We letterpress printed these cards on two sides using Neenah Classic Crest Solar White 165lb cover with red and gray inks. The cards are finished in a matching red edge color.
Tag Archive for 'Business Cards'
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Space 150 is a Minneapolis based company that has made some waves in the creative community by reinventing its identity every 150 days. This version was designed by Evan Nagan. We’ve produced many previous Space 150 business card versions as well – see some of them here and here.
Like the previous versions we’ve printed, these business cards take some tricky production. They are printed three color offset on one side (flood of black, purple and blue) and 2 color letterpress printed on the reverse (blue and tonal white). They have a unique two color gradient treatment on their edges. The paper is Wausau Royal complements 100lb Bright White which is custom duplexed after offset printing to a final thickness of 200lb cover. For a great edge color effect we recommend a thickness of 160lb or greater. The thicker the better.
It’s a big task! Each identity version is cards for nearly 70 people…
Vista Caballo is a ranch retreat with a special connection to horses in Dove Creek, Colorado. We worked with Thinktopia to design this stationery system for the client. They already had a logo design and needed stationery developed using the existing mark.
One of the things often overlooked in design is the choice of materials. This is something we strive for in our own design work. Material selection can be a central component for building the look and feel of a brand. In this stationery system we use a variety of brown toned papers to compliment the tactility of the letterpress printing and echo the desert landscape of the location. Kind of like making a color palette, instead we made a material palette. Each piece is printed with the same brown PMS color.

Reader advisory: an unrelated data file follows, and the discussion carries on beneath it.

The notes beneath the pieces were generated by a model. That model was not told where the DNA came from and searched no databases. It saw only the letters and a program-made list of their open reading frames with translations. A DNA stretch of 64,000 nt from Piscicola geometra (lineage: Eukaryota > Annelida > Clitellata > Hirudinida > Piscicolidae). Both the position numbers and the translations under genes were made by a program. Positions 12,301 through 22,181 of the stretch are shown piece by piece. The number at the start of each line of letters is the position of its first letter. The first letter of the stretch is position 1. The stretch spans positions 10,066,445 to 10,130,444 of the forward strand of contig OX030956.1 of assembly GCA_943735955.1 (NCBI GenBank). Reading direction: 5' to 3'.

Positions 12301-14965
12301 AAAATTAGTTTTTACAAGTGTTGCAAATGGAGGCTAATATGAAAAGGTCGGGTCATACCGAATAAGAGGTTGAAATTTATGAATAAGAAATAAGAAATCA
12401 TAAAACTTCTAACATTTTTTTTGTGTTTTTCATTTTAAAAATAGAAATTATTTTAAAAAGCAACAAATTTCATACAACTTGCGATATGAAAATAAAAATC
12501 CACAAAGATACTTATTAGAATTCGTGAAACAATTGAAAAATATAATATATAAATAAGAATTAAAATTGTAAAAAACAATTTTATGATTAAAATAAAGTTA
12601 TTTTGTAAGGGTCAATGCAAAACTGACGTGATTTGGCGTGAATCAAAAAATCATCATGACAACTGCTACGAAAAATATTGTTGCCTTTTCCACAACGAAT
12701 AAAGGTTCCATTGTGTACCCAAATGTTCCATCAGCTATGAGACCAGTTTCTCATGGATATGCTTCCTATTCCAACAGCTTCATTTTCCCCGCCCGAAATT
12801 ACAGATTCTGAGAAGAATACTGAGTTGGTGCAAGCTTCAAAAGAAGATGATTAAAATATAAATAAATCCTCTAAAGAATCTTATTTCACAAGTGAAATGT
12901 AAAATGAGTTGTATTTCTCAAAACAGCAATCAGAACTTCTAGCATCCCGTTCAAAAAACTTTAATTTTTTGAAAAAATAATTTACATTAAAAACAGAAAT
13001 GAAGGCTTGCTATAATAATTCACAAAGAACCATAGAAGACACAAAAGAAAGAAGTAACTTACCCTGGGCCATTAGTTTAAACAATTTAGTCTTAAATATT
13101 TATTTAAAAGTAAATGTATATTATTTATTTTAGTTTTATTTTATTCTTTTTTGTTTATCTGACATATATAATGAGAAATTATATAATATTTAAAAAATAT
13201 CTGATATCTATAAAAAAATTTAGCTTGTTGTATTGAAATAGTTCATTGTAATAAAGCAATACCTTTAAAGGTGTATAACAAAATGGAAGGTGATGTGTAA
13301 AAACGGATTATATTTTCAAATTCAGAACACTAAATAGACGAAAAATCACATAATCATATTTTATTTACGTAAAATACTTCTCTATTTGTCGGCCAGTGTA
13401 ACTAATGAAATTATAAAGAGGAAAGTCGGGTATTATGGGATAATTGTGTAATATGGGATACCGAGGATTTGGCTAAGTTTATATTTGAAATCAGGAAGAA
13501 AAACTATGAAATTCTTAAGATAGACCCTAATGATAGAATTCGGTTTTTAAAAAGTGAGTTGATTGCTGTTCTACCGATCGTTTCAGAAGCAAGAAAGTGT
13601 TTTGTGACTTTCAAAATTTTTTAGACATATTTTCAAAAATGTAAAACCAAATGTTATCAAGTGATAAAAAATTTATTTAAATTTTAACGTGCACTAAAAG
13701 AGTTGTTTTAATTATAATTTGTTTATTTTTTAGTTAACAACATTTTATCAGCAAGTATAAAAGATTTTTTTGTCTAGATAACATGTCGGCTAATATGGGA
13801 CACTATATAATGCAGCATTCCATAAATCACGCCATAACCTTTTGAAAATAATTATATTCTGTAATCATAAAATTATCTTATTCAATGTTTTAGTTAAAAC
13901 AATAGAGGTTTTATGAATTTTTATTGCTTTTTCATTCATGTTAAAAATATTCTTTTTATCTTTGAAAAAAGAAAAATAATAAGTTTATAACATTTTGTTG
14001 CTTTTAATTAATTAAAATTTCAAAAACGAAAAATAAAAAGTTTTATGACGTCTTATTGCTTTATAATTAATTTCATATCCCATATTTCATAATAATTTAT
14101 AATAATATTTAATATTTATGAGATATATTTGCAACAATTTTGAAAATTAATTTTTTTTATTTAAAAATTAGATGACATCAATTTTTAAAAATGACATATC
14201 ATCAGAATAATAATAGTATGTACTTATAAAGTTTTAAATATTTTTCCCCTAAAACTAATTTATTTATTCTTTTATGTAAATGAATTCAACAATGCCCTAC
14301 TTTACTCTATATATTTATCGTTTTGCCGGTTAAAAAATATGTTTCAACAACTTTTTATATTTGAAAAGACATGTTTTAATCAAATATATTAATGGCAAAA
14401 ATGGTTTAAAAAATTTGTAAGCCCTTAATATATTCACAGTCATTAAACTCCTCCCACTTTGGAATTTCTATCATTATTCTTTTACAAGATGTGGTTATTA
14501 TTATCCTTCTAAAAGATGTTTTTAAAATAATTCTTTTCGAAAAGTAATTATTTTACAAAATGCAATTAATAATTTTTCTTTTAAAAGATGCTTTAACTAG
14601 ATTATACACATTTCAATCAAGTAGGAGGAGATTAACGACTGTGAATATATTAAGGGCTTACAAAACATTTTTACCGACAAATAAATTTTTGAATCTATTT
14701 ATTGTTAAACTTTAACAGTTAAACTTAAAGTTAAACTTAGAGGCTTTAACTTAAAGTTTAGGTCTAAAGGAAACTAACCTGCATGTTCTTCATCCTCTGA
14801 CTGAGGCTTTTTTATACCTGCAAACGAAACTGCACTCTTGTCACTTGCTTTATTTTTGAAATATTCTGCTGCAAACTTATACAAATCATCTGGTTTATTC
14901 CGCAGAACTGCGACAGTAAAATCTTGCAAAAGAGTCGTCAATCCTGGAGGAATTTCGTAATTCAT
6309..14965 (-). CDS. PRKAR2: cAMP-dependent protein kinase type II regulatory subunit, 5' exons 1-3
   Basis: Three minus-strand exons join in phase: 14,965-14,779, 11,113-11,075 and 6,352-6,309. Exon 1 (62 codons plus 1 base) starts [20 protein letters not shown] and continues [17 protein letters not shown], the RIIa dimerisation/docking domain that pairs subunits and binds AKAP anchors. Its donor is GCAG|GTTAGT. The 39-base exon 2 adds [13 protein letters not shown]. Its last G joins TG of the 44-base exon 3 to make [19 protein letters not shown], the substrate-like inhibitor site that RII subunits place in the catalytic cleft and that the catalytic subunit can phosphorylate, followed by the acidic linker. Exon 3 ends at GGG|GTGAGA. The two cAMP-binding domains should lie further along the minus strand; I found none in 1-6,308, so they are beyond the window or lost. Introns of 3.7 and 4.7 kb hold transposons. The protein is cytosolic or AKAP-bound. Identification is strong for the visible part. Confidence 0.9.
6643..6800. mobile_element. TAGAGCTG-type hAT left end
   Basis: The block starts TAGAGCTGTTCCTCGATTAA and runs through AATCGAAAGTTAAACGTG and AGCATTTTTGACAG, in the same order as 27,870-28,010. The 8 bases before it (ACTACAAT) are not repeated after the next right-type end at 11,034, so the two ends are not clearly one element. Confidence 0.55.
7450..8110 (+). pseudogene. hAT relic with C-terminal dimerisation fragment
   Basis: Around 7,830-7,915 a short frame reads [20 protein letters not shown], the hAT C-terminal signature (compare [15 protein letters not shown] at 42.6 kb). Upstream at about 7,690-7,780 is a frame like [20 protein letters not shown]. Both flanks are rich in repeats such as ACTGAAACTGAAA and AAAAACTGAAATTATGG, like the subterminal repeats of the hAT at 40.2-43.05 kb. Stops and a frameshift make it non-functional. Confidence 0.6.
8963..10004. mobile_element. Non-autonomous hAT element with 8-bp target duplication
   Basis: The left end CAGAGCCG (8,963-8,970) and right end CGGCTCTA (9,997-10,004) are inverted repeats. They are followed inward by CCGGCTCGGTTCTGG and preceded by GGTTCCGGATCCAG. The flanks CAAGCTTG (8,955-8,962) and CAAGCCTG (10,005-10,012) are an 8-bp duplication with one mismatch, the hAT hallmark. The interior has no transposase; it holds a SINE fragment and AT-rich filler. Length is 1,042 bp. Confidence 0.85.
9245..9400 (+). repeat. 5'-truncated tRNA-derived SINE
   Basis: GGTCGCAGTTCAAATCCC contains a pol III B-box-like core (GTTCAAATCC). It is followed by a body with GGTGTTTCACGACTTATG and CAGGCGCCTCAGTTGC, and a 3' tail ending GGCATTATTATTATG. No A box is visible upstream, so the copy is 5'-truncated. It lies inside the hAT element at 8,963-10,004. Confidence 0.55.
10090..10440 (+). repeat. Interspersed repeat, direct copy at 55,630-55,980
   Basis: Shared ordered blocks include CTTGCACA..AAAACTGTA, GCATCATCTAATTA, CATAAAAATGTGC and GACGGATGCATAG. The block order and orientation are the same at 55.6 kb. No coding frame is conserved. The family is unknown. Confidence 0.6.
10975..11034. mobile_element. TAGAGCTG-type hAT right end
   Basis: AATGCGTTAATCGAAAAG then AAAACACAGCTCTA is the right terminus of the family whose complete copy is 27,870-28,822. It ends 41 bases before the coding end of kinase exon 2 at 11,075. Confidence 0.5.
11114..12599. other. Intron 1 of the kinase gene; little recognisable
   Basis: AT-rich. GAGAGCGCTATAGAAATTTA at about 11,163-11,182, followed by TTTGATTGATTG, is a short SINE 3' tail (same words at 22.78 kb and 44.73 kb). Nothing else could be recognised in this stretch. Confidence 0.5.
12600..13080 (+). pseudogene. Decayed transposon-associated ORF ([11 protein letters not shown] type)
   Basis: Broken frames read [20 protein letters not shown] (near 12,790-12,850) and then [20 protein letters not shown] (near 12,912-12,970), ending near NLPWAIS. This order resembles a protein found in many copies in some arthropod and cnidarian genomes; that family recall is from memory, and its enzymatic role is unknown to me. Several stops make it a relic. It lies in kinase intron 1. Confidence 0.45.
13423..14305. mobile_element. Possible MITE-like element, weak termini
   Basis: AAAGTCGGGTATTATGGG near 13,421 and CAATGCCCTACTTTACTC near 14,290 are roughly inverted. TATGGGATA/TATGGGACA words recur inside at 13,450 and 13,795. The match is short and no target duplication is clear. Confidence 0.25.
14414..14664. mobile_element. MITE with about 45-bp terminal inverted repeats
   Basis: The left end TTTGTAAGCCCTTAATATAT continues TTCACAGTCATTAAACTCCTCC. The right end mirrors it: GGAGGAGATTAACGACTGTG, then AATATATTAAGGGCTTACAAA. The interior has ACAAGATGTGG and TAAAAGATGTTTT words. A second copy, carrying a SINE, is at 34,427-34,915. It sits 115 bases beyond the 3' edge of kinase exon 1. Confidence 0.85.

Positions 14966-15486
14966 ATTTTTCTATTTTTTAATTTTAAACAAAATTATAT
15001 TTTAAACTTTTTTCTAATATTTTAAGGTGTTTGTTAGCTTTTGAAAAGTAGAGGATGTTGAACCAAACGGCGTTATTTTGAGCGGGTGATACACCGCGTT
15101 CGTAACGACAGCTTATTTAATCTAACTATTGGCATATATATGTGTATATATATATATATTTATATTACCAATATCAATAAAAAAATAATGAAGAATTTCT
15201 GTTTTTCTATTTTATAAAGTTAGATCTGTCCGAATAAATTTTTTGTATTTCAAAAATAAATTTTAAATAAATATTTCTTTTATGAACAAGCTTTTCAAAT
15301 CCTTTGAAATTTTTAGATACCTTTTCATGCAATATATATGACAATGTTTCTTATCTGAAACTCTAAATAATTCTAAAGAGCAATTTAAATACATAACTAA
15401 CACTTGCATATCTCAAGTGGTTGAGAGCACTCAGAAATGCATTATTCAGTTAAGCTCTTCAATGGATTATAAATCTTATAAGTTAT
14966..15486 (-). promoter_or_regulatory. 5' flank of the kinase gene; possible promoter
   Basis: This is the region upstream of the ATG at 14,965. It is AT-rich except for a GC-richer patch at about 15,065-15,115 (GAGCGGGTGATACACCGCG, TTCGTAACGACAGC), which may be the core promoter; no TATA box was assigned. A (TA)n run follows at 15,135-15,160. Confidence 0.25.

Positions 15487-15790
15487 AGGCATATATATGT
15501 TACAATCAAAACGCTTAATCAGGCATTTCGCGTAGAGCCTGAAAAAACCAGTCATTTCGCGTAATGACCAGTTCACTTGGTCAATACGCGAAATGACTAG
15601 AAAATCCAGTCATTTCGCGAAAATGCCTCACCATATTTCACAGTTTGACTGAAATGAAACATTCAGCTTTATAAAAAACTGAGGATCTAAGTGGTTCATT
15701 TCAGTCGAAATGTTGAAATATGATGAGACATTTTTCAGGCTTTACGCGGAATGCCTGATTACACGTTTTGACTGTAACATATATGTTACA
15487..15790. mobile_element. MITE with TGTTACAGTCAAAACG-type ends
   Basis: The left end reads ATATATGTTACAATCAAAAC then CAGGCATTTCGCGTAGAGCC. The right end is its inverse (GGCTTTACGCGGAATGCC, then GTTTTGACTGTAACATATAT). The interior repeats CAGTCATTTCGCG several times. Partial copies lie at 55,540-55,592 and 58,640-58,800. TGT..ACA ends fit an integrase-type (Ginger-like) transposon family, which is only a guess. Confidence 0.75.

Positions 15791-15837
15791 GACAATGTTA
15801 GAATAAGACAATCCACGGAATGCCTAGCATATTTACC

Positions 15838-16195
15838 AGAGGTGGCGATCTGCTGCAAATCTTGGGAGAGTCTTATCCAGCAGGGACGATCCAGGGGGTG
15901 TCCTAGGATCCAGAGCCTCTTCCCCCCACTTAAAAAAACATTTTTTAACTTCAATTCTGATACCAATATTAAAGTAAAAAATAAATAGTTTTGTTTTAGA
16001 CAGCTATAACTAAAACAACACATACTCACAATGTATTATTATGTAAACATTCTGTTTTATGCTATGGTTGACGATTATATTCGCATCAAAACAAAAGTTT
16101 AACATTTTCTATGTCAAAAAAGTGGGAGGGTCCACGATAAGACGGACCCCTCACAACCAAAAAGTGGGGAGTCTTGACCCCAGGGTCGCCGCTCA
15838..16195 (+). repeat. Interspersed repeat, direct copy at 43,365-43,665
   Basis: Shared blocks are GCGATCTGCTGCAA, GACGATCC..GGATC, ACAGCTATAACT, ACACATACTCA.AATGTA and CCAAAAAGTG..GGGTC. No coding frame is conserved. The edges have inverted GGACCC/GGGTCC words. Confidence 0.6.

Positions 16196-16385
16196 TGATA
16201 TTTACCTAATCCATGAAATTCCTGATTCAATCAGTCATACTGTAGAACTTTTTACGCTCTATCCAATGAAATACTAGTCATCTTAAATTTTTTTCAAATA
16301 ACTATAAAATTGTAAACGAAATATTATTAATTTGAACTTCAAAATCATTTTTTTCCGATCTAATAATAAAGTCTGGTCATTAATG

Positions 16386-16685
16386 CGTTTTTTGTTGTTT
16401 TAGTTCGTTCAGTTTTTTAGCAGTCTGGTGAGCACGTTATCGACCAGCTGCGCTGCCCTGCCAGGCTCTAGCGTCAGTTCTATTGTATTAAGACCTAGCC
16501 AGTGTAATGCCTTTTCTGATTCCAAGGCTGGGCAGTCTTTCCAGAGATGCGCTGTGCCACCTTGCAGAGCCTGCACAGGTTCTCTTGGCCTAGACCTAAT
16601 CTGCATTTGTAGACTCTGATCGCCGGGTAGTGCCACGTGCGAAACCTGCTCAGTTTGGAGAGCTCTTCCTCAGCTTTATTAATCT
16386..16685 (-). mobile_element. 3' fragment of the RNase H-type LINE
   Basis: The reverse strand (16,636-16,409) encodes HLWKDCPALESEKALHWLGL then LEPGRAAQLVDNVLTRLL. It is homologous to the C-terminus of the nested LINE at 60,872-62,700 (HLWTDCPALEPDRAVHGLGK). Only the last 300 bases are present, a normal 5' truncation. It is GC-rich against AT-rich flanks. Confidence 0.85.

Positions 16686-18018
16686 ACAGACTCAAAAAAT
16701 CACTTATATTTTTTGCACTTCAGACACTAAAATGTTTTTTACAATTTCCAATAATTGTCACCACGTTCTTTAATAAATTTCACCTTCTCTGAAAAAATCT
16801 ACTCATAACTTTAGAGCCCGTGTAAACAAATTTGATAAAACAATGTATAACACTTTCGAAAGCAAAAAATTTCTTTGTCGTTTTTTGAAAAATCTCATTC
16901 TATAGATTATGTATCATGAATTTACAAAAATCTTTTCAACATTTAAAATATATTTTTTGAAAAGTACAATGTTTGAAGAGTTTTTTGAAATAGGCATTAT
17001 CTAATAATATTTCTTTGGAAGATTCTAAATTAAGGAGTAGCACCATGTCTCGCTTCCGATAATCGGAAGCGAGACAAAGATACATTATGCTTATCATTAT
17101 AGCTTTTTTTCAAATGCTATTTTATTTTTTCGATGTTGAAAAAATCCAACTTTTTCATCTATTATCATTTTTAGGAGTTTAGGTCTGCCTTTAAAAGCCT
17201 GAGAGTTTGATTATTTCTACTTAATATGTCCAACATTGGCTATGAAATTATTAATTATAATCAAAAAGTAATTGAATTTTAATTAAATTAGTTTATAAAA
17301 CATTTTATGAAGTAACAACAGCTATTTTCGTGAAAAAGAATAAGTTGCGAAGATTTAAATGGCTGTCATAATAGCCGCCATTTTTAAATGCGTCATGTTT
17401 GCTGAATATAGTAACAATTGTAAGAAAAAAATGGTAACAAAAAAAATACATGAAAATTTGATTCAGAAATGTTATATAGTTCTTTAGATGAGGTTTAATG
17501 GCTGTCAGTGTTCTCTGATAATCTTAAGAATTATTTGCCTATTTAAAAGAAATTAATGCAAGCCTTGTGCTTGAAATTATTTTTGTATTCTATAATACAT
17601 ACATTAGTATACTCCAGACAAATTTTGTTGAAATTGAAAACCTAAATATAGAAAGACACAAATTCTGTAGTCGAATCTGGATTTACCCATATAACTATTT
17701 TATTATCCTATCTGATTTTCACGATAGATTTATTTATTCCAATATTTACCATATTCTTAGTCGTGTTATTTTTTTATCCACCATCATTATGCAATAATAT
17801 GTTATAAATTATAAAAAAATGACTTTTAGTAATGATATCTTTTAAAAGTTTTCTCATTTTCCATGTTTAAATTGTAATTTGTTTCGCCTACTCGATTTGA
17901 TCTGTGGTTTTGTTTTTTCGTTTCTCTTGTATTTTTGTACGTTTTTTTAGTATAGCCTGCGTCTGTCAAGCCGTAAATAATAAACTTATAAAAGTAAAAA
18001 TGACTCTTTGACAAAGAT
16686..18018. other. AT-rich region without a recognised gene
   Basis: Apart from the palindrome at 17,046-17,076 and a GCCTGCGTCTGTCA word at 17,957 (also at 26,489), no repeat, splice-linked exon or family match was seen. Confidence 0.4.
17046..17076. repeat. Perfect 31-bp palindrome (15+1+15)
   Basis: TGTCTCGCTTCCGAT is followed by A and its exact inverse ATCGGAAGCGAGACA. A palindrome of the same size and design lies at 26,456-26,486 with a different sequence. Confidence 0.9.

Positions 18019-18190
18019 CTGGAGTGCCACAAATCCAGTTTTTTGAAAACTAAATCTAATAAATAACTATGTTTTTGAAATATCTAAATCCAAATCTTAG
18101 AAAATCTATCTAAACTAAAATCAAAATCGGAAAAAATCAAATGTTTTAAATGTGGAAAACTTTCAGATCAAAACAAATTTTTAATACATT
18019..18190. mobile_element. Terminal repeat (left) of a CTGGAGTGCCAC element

Letterhead is French Paper Speckletone Kraft, Envelope is French Paper Speckletone Chocolate, Business cards and Note cards are Crane Lettra Pearl White 220lb, Labels are Strathmore Soft White crack and peel stock, Journal covers are Fibermark Suedetex Tan 25pt with Smart Genesis Husk 70lbT gutt.
Richness of materials makes this stationery unique.
The simplest looking things can be deceptively complex. This is a tricky little business card and a typographic poster for Squarespace New York. Designed by their Creative Director Tyler Thompson. The design shows restraint, making the logo treatment the hero. And the format is a square card of course.
So why is the business card tricky? It is custom duplexed stock, letterpress printed, laser die cut and edge colored. We custom duplexed Neenah Classic Crest Solar White 110lb Cover up to a 220lb thickness. Then we letterpress printed them several up on a press sheet. A larger press sheet means we can economize the laser cutting by doing more at a time. The laser cutting can leave some scorch marks, so the sheet is masked with a paper tape that peels off after the cutting is complete. Then the sheet is trimmed up into cards and edge colored in black. That 220lb thickness shows off the edge and has a nice smooth surface. The poster is on Crane Lettra 110lb Flo white, pressed in a single PMS blue.
Sublimio is a multidisciplinary design studio in Italy. They designed these cards for an engaging visual and tactile design experience.
We printed a larger message card and business cards. The message card is very subtle with a blind impression only on 110lb Crane Lettra stock. The business cards use blind impression on one side and black on the other, completed with black edge coloring. They are on 220lb Crane Lettra.